Originally Posted by Nereid
A similar conclusion can be reached by following the quantum road ('duality') - that the ISM (and IPM, and IGM) absorbs 'light' is well-known. That this absorption is frequency-dependent is also well-known (we can 'see' stars orbitting SgrA*, in the IR, but not in the optical or UV, for example). But this is also true at much finer frequency scales -the ISM is much more opaque to Halpha light (for example) than it is to light only 2 or 5 nm different. When light passes through the ISM, does it get 'reset' when it is absorbed (and re-emitted) by H atoms (as line radiation), but not otherwise?
If the ISM is so populated with atoms that none of the light can reach us from a distant (200ly+) without passing through at least one molecule locally, then the experiment will not likely produce any useful information. I’ll have to think about this some more to see if there is a way to make this experiment not subject to some of these problems.

I’d like to take this opportunity to thank everyone for participating in this exercise and staying within the stated conditions. After a somewhat rocky start, this discussion has progressed quite well. This is the first forum on the internet where I have tried this experiment where it did not immediately get hijacked by people merely parroting TOR and refusing to try to discuss the experiment itself. I appreciate the courtesy and the participation. For the first time I am learning something.

29. Order of Kilopi
Join Date
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Originally Posted by MentalAvenger
Ah, I understand. Thank you for the explanation. You are treating radar as another form of light. I was treating light as “light” in the classical sense, the visible or near visible portion of the EM spectrum. I wasn’t planning on sensors which would detect much outside the 300-800 nm range. The intent of the experiment was to confirm (or refute) the TOR claim that light travels a c relative to the observer, rather than relative to the emitting source, using a combination of conditions that has not been tried before.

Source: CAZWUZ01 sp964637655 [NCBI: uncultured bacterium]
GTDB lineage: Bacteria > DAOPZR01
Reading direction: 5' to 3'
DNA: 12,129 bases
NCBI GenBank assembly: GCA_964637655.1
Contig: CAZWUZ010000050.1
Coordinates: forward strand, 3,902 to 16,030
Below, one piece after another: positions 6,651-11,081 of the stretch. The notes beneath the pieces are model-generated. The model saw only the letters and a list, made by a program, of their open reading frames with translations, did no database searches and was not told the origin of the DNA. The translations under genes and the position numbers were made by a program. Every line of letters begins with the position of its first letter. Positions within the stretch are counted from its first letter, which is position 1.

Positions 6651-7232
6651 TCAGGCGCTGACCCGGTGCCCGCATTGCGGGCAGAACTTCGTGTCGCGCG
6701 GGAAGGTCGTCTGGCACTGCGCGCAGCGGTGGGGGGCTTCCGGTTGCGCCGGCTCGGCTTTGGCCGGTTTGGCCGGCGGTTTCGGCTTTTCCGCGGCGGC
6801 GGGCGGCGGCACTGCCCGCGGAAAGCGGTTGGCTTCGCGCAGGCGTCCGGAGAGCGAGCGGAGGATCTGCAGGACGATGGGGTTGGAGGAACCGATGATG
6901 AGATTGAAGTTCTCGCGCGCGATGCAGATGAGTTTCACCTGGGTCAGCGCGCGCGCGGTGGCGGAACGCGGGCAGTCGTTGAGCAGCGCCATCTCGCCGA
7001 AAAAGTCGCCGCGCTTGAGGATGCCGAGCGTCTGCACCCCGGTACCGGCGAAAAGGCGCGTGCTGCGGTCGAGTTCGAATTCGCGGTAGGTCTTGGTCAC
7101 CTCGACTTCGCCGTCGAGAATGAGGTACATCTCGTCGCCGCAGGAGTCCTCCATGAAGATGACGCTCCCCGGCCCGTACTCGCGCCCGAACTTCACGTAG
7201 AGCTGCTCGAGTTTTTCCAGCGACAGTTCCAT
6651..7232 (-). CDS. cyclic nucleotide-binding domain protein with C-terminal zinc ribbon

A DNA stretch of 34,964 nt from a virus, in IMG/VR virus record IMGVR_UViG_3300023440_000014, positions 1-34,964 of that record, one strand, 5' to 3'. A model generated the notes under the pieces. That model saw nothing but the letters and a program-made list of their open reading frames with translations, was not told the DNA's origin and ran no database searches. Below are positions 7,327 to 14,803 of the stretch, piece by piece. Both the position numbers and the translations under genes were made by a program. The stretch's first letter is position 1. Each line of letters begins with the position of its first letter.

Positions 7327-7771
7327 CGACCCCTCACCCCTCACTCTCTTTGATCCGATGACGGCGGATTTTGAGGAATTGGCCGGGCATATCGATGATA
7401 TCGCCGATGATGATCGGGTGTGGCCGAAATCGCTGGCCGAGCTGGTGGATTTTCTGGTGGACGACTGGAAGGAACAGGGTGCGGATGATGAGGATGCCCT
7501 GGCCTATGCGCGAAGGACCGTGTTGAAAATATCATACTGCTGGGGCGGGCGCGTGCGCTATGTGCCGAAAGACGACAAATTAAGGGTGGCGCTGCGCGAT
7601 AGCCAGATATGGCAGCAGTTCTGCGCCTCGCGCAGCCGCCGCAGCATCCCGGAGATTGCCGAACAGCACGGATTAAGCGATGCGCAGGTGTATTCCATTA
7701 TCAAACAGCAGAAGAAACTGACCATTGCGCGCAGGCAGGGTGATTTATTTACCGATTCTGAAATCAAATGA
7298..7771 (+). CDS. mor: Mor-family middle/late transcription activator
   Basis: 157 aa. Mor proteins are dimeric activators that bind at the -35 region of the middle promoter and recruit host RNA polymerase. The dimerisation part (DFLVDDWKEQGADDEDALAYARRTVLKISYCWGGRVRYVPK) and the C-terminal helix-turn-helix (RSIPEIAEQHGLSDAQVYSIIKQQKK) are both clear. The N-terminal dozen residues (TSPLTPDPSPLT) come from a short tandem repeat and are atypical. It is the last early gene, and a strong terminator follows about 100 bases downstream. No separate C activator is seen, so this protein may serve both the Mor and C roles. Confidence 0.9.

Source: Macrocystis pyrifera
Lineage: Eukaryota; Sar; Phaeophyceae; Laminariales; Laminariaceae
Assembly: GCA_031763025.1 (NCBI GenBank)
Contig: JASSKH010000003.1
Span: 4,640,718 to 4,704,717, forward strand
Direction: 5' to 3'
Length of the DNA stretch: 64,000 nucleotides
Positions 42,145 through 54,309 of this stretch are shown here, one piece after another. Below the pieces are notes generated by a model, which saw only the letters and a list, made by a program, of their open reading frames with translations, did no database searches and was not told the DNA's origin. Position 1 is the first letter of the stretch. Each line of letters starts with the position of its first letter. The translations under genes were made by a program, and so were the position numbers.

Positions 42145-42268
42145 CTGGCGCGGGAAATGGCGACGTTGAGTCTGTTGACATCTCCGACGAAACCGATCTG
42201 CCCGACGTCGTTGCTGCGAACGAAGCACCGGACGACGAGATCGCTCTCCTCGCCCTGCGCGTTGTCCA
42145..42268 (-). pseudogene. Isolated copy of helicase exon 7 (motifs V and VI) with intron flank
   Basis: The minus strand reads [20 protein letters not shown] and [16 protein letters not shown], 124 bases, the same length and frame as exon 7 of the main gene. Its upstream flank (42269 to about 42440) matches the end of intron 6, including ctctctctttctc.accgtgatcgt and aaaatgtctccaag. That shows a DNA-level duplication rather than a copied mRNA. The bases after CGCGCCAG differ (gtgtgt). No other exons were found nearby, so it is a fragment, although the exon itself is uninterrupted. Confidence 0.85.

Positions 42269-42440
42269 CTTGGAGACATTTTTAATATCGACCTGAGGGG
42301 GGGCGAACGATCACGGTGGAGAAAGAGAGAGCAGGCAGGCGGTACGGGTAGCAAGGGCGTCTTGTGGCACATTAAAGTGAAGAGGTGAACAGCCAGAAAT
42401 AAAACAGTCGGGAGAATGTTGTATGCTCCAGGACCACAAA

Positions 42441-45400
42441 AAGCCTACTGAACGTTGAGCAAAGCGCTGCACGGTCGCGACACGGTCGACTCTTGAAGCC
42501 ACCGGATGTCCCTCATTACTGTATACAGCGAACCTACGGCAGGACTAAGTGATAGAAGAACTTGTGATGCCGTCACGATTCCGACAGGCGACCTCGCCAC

I'm not sure why you would choose to be so restrictive ... that's not even one decade, and we have detected EM from ~10 TeV gammas to close to the plasma frequency cutoff in the (LF) radio ... that's a lot of decades!

Is there anything particularly special about 300-800 nm (other than it's just a bit broader than what we Homo sapiens can 'see', with our eyes)?
If the ISM is so populated with atoms that none of the light can reach us from a distant (200ly+) without passing through at least one molecule locally, then the experiment will not likely produce any useful information. I’ll have to think about this some more to see if there is a way to make this experiment not subject to some of these problems.

I’d like to take this opportunity to thank everyone for participating in this exercise and staying within the stated conditions. After a somewhat rocky start, this discussion has progressed quite well. This is the first forum on the internet where I have tried this experiment where it did not immediately get hijacked by people merely parroting TOR and refusing to try to discuss the experiment itself. I appreciate the courtesy and the participation. For the first time I am learning something.
I'll leave it to you to decide just what, in your idea, "passing through at least one molecule locally" means* ... other than to point out that the EUV Explorer didn't 'see' very many stars at all (all that Lyman continuum absorption and (re-)emission ...).

*Why does it have to be molecules? Why not atoms? ions? electrons? neutrinos?? dark matter??